Abortions are not an uncommon occurrence to see in spring-calving herds, but all cases should be investigated to determine the cause.

There are a number of reasons as to why a cow or heifer will ‘throw a calf’.

Any illness where a cow has a very high temperature can result in abortion – but it could also be caused by a simple slip or fall in the yard, or shed to pathogens infecting the pregnant cow or heifer.

Aborting cows do not normally display signs of illness, unless there is retention of the foetal membranes (afterbirth).

Individual or abrupt abortions, may be caused by an infectious disease or a simple injury during pregnancy.

Any infectious pathogens that come into contact with the placenta in the pregnant cow/heifer and that cause damage to the foetus and/or the placenta can result in abortions.

When infection occurs in early pregnancy, the resulting embryo loss may only be apparent when cows are found to be ’empty’.

Several abortions occurring within a relatively short period of time may indicate that multiple cows in the herd have been exposed to an abortion-causing infectious disease.

An abortion may indicate serious health issues in the wider herd, and could lead to significant financial losses.

However, not all abortions are caused by infections, but it is wise to assume that the cause is infectious when dealing with an animal that has aborted.


When dealing with a cow that has aborted, it is firstly important to ensure that you don’t handle any of the material without protective clothing – such as gloves.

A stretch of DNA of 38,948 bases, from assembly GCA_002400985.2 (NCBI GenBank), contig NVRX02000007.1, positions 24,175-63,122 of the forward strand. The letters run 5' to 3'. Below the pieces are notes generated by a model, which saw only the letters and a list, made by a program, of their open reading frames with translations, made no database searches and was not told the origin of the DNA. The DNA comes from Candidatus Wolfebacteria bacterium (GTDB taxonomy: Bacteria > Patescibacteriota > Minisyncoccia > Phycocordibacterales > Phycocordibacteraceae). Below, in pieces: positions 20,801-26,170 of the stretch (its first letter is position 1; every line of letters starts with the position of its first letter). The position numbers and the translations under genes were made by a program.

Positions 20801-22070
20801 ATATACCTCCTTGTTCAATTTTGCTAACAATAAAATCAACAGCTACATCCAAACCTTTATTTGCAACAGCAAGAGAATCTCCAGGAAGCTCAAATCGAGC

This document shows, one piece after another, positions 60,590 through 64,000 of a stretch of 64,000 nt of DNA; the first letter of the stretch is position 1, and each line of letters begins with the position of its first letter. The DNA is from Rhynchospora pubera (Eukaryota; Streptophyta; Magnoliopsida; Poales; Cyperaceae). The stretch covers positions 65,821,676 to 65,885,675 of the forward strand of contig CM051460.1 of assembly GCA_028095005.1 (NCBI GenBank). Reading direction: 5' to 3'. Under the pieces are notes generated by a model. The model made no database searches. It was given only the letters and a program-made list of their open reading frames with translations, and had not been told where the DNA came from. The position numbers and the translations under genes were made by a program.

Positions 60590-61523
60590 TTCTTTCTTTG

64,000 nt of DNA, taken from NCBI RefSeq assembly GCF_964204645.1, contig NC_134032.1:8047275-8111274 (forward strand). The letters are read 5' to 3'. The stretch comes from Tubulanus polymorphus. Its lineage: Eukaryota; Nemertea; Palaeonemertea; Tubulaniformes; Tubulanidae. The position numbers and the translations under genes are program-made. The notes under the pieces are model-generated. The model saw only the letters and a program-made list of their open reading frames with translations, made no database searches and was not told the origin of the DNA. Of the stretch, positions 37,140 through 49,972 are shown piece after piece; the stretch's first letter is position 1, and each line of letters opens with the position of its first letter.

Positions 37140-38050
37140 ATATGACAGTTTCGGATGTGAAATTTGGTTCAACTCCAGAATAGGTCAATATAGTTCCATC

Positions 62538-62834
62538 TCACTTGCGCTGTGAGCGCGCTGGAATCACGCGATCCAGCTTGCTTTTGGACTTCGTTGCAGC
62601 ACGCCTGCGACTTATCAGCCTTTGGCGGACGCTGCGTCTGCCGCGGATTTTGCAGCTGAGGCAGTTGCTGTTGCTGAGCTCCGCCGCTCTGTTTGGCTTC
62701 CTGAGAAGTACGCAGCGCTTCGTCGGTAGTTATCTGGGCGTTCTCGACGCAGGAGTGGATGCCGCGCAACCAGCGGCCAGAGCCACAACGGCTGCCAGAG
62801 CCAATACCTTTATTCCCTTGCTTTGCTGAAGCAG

It is also important that you do not allow animals, especially dogs or foxes to have access to the material.

Identify the aborted cow – if not visually obvious, ask your vet to examine the group of cows to identify the one that has aborted and to take samples for testing from her.

Remove the aborted material (foetus and cleaning) and place in a strong plastic bag, you should then speak to your vet and then bring it to the laboratory for testing.

Clean and disinfect the area where the abortion occurred.

Closely monitor other pregnant cows – inspect pregnant cow groups at least once a day, and isolate any cows showing signs of imminent abortion.

Isolate the aborting cow or heifer immediately, especially from other pregnant cattle, for at least three weeks or until laboratory results are received.

Isolation is important as abortions within herds can be caused by: brucellosis, leptospirosis, salmonellosis, neosporosis, mycotic abortion, bovine viral diarrhoea (BVD) and infectious bovine rhinotracheitis (IBR).

A cow that aborts at this time of the year is likely not going to be retained within the herd, but you should speak with your vet on how to address the issues in your health plan in light of results.